As many of the nerds from the 1980s were turning into 20-somethings in the early 1990s, Weezer game them a popular music voice. Instead of the largely inaccessible computer rock of Kraftwerk, Can or Neu!, anyone can sing along with "My Name Is Jonas," nerds and musicians alike.
Is Weezer itself responsible for these changes? Of course not. Everyone has a computer now and the wave of the Internet/personal computer was going to change a lot of things. But, Weezer gave it a face in the mid-'90s and that's not without its import.
The band's nerdiness had, I believe, another impact in the way Weezer was received. While grunge bands were taking heroin and singing about suicide (Pearl Jam), religion (Soundgarden) and war (Alice in Chains), Weezer was a group of nerds. They weren't singing about anything scary -- save for maybe Cuomo's brother's car crash and subsequent troubles in "My Name Is Jonas." In fact, the album is largely full of love songs, both platonic ("Buddy Holly") and romantic ("No One Else"). There's sadness ("Undone" is the classic outsider at the party story, as evidenced by the inanity of the spoken parts), but the album is mostly harmless.
MTV, not surprisingly, is the type of network that saw this potential and rode it. A big portion of the album's success is due to it coming along when MTV was powerful and pumped up the album.
But what of the music? Again, the hooks on the album are undeniable, a credit to both Ocasek and Cuomo. The band's bright sound is allegedly due to Ocasek's insistence that Cuomo switched his guitar pickup selection (he was on the neck pickup, Ocasek switched him to the bridge), but the songwriting is Boston-esque in its easy iteration of classic themes.
"No One Else" and "The World Has Turned And Left Me Here" are classic jealousy/breakup songs, with the latter being a wonderful experiment in a weird time signature(as is the wonderful love song "Holiday"). "In The Garage" espouses the nerd late '70s/early '80s lifestyle by name checking KISS, D&D and X-Men over an awesome distorted guitar riff.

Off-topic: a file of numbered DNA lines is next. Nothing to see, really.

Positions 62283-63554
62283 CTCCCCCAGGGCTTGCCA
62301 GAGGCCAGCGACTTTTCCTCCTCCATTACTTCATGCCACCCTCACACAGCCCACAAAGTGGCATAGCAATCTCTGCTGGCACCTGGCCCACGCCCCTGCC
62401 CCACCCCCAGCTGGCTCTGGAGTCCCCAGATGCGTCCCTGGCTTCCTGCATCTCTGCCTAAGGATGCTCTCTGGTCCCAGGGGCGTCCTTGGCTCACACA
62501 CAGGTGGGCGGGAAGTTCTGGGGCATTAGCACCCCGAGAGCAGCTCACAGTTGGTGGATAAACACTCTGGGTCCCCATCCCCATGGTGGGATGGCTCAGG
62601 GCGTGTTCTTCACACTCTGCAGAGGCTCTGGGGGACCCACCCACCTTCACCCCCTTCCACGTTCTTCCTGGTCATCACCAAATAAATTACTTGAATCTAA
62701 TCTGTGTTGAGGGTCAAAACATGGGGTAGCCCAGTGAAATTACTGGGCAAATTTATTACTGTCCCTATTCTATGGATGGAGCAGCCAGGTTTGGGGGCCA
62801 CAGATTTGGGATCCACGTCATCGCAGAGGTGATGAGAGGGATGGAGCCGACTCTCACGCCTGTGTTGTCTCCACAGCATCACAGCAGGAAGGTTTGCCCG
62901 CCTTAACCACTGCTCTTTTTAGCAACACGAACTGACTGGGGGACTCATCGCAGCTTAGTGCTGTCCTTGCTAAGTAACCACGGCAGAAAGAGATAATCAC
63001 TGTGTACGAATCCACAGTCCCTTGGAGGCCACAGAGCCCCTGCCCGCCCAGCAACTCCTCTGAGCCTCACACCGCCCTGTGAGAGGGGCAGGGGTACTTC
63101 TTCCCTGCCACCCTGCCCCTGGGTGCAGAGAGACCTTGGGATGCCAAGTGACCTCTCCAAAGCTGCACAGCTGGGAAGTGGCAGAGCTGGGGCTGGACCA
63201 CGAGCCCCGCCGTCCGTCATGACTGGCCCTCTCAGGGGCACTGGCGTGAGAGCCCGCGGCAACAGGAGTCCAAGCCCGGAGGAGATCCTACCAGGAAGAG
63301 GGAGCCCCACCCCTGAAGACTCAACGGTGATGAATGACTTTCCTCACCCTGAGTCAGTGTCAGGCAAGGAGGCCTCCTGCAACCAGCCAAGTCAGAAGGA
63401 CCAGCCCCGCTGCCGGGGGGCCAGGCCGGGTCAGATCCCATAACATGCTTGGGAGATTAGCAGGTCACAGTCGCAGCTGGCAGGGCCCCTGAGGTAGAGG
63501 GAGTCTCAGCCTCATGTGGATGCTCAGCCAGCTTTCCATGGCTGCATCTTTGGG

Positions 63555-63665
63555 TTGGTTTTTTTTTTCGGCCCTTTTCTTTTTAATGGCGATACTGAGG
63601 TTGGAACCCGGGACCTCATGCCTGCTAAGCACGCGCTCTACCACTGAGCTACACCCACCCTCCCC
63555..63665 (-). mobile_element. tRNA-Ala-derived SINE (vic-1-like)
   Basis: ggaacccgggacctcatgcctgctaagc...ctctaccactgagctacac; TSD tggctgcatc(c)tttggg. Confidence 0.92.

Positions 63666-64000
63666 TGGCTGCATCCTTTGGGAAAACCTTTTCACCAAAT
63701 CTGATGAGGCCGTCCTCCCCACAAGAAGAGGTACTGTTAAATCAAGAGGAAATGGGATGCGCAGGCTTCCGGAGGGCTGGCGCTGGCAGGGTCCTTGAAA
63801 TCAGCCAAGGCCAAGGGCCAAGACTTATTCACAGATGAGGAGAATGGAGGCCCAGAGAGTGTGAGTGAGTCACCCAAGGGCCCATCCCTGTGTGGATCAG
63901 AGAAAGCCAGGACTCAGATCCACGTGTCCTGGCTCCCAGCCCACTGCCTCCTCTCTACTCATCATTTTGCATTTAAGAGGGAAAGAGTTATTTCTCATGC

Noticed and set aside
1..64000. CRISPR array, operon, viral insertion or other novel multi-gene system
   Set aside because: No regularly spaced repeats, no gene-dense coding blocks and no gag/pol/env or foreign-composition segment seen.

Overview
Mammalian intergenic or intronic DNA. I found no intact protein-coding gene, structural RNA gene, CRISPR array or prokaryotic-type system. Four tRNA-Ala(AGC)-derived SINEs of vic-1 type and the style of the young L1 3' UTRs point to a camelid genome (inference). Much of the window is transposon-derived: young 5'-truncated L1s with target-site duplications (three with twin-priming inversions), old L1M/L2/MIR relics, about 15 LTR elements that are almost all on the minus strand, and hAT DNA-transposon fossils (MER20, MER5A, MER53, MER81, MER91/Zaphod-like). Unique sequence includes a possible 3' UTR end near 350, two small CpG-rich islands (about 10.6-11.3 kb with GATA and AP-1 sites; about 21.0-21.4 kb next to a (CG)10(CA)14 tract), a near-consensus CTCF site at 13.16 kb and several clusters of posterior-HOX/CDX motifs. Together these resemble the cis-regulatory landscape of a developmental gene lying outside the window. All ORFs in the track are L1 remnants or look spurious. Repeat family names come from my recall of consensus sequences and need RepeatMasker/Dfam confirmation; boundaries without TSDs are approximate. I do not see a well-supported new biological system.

The album also pays homage to the '70s sound by its distinctive guitar solos. While Cuomo is no Slash, his "follow-the-melody" solos add wonderfully to the songs. The easy lead line in "Holiday" is the type of thing that Ocasek surely had a hand in.
Similarly, the band's hard rock love peppers the album. Yes, they're nerdy, but the KISS poster "In The Garage" was loved for its guitar work. The guitar interplay during the chorus of "Say It Ain't So" is positively Sabbath-esque and the hard-driving guitar in "Only In Dreams" takes a great deal from The Pixies.
Matt Sharp's harmonies -- he taught himself to sing an octave above Cuomo's lead vocals -- add a Beach Boys-esque layer that is mostly forgotten when people give the album kudos. This, of course, is in addition the the fact that "Surf Wax America" is a direct homage to the Beach Boys, both in lyrical content (neither the Beach Boys or Weezer were surfers, yet they wrote about surfing) and in musical execution (the harmonic breakup at the end of the song).
I remember being put in charge of music at a New Year's Eve party a few years before the band's semi-successful comeback (on the heels of the green album). I remember playing this album and one of my friends commenting something to the effect of "Whatever happened to these guys?" No one knew, but we all agreed that this album was great.
And even after some post-blue album success (some. Not a lot.), this album endures. It's wonderfully poppy and filled with awesome hooks, big guitars and a fine all-inclusive nerdy sensibility.
Just for shits and giggles, here are the two Spike Jonze videos:
(The coolest thing about either video is that the band played to a sped-up version of "Undone," and Jonze then made the video in slow motion to achieve that particular effect. Also, dogs.)